The March on Washington for Jobs and Freedom was held 53 years ago on August 28, 1963. It was on that Wednesday, 100 years after the signing of the Emancipation Proclamation, that nearly 250,000 people converged on the National Mall in Washington D.C. to demand civil and economic rights for African-Americans in the United States. The March on Washington, as it came to be known, marked an important turn in the fight for Civil Rights because of the enormous impact it had on national legislation and public opinion. Simply put, it proved the power of mass organizing.
The March on Washington eventually resulted in the signing of Civil Rights Act, which was built off of a continuous momentum that allowed for the formation of broad coalitions between labor, civil rights, faith-based and student groups. The accomplishments of the 1950s and 1960s cannot be forgotten or lessened — they are cornerstone victories in American history. The wave of sit-ins in the 1960s brought the formation of the Student Non-Violent Coordinating Committee (SNCC). The founding of the SNCC propelled the civil rights movement into a new era that drew, fostered and trained a generation of radicals who led the dismantling of racist Jim Crow laws. Without the organized direct action of the SNCC, the world wouldn’t have witnessed the violent and ugly face of voter repression, segregation and overall disregard for Black lives in this country that was demonstrated by the Freedom Rides and the Lunch Counter Sit-Ins. It was this type of direct action that has informed the current resistance movements’ occurring across the country today.
From Ferguson to Baltimore, it is clear that the intensifying repression being directed first at Black communities and then at working-class communities is a direct result of the conscious policy decisions made by powerful interests. The reality is that many urban Black communities are experiencing severe economic and social deprivation that cannot be understood without looking at the cause-and-effect relationship between these conditions – the Capitalist system and processes like “free trade.”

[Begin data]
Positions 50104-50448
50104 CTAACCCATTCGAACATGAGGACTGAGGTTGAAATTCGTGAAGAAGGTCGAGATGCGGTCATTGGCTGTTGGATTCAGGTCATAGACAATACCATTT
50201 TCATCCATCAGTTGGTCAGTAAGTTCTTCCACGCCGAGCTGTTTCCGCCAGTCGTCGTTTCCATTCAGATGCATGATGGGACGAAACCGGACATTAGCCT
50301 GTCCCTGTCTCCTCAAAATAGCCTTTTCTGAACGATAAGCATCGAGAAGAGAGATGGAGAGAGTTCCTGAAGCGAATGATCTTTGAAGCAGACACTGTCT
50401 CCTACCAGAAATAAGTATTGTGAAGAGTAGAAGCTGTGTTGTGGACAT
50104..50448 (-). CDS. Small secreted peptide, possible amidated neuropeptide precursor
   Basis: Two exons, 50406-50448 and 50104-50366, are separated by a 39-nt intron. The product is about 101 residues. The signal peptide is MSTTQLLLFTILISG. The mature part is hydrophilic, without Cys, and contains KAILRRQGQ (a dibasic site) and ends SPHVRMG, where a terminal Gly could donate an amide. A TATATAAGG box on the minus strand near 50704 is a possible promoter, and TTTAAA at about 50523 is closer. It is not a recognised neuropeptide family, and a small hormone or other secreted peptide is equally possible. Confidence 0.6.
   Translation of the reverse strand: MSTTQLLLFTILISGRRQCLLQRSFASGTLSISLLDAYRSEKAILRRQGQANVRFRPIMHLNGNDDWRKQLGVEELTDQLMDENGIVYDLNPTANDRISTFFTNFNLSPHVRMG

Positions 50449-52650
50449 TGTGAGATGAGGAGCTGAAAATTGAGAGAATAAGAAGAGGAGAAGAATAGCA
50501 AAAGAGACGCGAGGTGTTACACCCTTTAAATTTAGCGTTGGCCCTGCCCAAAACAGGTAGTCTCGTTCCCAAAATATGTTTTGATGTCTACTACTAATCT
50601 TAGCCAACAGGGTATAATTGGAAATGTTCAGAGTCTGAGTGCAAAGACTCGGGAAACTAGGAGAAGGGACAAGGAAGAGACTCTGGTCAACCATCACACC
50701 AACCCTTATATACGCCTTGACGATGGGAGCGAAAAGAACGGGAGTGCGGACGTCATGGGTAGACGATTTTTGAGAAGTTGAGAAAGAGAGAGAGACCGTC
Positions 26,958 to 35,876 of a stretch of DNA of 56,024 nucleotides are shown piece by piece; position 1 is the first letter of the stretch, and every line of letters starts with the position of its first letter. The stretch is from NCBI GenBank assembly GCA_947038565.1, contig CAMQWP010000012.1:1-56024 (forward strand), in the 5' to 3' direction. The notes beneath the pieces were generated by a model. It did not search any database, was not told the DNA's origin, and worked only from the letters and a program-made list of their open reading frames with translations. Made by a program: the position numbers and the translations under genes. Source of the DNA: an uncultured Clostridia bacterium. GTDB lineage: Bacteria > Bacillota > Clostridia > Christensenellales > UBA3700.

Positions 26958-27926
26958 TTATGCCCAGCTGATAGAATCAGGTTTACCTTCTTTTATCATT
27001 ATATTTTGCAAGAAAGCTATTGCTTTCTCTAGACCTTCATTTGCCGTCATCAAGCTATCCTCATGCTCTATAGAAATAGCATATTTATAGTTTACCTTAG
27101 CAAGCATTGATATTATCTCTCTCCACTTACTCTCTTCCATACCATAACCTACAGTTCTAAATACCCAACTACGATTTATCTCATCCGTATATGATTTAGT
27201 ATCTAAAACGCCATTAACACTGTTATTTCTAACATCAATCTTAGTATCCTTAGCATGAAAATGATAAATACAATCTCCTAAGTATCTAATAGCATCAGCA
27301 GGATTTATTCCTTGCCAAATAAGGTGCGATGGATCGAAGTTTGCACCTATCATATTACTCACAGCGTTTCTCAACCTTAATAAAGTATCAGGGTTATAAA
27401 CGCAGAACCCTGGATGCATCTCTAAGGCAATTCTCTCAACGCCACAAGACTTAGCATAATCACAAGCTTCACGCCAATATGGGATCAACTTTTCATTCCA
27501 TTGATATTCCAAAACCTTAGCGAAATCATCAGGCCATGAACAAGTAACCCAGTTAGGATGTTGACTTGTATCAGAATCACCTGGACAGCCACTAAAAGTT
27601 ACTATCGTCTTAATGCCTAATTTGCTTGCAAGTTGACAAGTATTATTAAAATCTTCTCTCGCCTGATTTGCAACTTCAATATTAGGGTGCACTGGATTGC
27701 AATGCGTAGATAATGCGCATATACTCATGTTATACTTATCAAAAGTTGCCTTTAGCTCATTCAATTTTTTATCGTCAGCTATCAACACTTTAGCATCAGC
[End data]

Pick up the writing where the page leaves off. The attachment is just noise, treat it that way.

Many of the gains made during the Civil Rights Era were diminished as a result of neoliberal economic policies. The ruling class’ response to the last major crisis in Capitalism was to slash social welfare, privatize and eliminate public services, rewrite legislation to favor corporations, and attack unions – thus, further cementing the need for coalitions between racial and economic justice movements.
The visible proof of these claims can be seen with the deindustrialization and the flight of capital in urban cores. Cities like Detroit, Cleveland, Chicago, St. Louis, Milwaukee, Los Angeles, Oakland, and affiliated cities like Flint, Michigan, South Bend and Gary, Indiana, and East St. Louis, Illinois – where Black communities are concentrated – these cities tell the story of the failure of neoliberal capitalism to provide long-term quality employment for workers which has increased the gap between the rich and poor. After the 2008 economic crisis, the economic challenges that faced black people in this country became even more devastating.